Appealing to Shoppers with Personalization

Personalization. It’s certainly a buzzword today, one the grocery store industry is talking a lot about. Digital marketing has made it possible to track a shoppers buying habits and use that history to present them with offerings and opportunities that are specifically geared toward their interests.

Find out more in Episode 2 of “Cut the B.S. with Shawn.”

What is personalization?

Without personalization, everyone in a certain mailing zone gets the same 150 offers from a store. If those weekly savings aren’t appealing, well hopefully the shoppers will be loyal anyway. But with personalization, stores can now give individual shoppers the offers that are most appealing to them. The hope being the shopper will feel more understood by the store and want to spend more there.

Warning: Not all personalization is created equally.

Unfortunately, there are a lot of companies out there that are touting personalization, but their features are lacking. Personalization cannot be simply taking the 150 offers that apply to everyone and pulling out the 5 that sort-of apply to an individual shopper. Today’s shoppers are very particular. The offers in your circular or the Sunday paper are not necessarily what they need. They want organic or gluten-free or fresh. They want stores to know if they have a pet or a baby, or if they prefer almond milk to 2% store-brand milk.  When stores limit their “personalization” to the same offering pool that everyone gets, shoppers don’t feel like they are truly known. Today’s shoppers want targeted discounts and advertising. When that is done well, stores have a greater chance of increasing engagement with individual shoppers and generating more sales.

Three things personalization won’t do for you.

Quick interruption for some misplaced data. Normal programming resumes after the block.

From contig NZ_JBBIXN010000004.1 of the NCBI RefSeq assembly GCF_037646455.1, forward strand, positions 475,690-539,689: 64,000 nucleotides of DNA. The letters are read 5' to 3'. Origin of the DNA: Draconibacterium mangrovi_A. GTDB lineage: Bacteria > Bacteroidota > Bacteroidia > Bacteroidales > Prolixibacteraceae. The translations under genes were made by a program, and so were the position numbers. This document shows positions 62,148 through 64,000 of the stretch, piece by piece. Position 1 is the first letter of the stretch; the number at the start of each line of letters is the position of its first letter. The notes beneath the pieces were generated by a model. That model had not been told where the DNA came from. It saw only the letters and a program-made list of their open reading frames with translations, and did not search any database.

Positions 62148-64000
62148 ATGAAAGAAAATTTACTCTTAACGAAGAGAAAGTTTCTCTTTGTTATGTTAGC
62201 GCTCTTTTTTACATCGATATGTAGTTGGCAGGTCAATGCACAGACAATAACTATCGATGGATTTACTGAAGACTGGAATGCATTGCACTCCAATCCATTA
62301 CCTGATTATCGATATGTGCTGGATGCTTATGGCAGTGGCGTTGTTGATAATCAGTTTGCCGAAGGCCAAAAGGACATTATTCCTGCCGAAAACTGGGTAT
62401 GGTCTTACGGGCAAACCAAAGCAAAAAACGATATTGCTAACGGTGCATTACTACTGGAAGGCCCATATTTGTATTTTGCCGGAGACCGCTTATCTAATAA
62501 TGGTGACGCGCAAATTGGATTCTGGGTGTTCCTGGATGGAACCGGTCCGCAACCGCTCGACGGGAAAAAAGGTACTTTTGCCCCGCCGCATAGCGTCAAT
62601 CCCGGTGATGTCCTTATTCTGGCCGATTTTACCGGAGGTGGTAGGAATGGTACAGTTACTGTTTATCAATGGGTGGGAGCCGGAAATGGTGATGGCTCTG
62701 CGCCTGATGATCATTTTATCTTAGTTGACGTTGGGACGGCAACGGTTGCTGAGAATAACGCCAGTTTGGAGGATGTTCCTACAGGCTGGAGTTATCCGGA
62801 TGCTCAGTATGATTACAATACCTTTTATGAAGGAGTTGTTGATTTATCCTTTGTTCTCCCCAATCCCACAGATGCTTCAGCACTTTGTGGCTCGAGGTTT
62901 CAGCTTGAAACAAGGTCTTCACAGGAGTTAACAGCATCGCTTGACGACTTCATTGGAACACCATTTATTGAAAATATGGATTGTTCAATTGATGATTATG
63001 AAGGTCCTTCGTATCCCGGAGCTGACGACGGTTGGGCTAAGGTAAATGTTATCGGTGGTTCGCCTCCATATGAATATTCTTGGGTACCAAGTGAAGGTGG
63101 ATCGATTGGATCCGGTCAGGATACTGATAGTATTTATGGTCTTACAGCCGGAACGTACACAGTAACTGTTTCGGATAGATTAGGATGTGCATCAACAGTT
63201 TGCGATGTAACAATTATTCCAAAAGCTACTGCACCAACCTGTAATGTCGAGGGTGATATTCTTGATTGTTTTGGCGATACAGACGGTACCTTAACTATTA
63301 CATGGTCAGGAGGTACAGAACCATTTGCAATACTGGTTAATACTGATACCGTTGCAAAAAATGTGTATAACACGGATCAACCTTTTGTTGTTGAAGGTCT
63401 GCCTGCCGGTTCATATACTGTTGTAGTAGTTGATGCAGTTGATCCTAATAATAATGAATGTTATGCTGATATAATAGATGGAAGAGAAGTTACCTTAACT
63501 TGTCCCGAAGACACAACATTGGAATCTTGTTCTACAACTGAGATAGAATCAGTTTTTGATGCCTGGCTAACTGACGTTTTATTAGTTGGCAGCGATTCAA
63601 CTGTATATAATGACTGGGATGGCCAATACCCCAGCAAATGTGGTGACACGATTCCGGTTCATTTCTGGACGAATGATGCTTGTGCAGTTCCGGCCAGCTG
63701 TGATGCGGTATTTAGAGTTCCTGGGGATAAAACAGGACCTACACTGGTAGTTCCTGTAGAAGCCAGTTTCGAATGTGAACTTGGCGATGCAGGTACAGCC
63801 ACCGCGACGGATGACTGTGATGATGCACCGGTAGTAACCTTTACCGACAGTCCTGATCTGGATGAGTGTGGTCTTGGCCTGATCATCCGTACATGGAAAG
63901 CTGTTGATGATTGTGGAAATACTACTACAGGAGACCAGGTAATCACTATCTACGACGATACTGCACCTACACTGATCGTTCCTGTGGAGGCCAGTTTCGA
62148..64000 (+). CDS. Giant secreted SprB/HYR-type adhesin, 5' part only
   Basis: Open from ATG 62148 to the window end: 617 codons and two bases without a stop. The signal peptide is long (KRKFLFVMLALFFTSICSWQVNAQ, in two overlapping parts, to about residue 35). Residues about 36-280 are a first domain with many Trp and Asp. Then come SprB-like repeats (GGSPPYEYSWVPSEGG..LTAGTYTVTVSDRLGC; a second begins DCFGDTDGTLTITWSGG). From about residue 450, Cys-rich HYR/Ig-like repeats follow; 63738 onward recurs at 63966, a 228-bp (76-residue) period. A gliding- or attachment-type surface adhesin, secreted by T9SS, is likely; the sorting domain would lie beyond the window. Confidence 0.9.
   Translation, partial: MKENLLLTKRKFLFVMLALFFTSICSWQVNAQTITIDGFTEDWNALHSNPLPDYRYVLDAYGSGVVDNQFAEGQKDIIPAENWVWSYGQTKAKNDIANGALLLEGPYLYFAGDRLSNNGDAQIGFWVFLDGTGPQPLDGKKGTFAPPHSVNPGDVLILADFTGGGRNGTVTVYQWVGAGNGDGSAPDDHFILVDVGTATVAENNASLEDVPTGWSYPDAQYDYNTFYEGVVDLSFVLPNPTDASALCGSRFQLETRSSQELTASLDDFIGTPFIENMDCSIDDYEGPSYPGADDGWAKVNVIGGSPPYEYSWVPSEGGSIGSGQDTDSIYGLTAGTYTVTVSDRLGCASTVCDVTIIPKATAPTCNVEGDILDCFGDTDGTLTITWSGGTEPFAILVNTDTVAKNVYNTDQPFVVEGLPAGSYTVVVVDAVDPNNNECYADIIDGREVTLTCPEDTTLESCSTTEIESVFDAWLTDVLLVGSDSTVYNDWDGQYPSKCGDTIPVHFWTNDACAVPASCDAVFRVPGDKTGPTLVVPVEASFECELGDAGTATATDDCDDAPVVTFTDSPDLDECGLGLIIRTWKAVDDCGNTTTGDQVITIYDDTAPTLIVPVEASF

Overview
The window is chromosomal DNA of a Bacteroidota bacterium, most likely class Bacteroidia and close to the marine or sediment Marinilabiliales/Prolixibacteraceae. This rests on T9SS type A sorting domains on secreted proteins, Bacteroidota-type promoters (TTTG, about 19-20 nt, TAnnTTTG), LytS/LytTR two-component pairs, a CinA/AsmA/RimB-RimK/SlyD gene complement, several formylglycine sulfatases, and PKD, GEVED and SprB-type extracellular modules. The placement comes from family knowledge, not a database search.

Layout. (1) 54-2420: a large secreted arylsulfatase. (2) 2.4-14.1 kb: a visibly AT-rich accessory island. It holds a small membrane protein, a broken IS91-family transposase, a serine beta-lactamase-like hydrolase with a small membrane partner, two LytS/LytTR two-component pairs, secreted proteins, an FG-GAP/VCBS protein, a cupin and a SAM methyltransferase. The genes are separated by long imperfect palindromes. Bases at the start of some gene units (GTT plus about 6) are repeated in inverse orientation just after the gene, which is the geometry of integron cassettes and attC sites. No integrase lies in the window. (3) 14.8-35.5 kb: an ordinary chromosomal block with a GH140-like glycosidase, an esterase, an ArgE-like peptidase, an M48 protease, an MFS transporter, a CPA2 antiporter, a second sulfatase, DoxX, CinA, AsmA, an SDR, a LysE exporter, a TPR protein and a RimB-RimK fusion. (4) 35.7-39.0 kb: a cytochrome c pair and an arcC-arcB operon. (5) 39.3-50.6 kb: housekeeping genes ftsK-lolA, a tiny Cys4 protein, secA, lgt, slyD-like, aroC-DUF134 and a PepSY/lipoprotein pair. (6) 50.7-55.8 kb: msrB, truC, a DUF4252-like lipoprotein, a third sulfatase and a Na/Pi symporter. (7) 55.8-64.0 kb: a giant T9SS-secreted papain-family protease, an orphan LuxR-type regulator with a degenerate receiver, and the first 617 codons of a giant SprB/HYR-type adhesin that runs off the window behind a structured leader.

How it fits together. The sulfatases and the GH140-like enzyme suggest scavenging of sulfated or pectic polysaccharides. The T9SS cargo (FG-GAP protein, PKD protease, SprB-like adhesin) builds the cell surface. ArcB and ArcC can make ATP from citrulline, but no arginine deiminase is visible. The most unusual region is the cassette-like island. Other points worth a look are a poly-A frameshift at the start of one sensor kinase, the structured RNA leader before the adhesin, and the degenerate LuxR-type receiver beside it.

#1:  It’s not going to bring in shoppers who are looking for products outside of the personalized offering. If a shopper isn’t interested in the 150 standard ad-items, they aren’t going to be interested in a subset of those items either. Make sure your personalized offering pulls in perimeter items as well, even if you have to fund those offers yourself.

#2:  It’s not going to change the basic reasons customers (and new customers) choose your store. The basic rules all still apply. If stores want to attract shoppers, they need to be attractive. They still need good customer service, attention to cleanliness, and well-stocked shelves. A personalized offer may get them into the store, but it’s not enough to make them a loyal shopper.

#3: It’s not a magic pill. On its own, personalization isn’t enough. Although it has a great impact, it needs to be part of an overall marketing strategy. When it is supported by other marketing you’re already doing–digital circular (or print ad), social media, in-store events, email campaigns–then your customers will be hooked. Don’t fall into the trap of thinking, “Now that I launched my targeting and personalization, I can move onto the next project,” or “Personalization can sit over here, and everything else can be run independently over here.” It doesn’t work that way.

The bottom line is: Personalization needs to actually be…personal as well as coordinated with other marketing initiatives.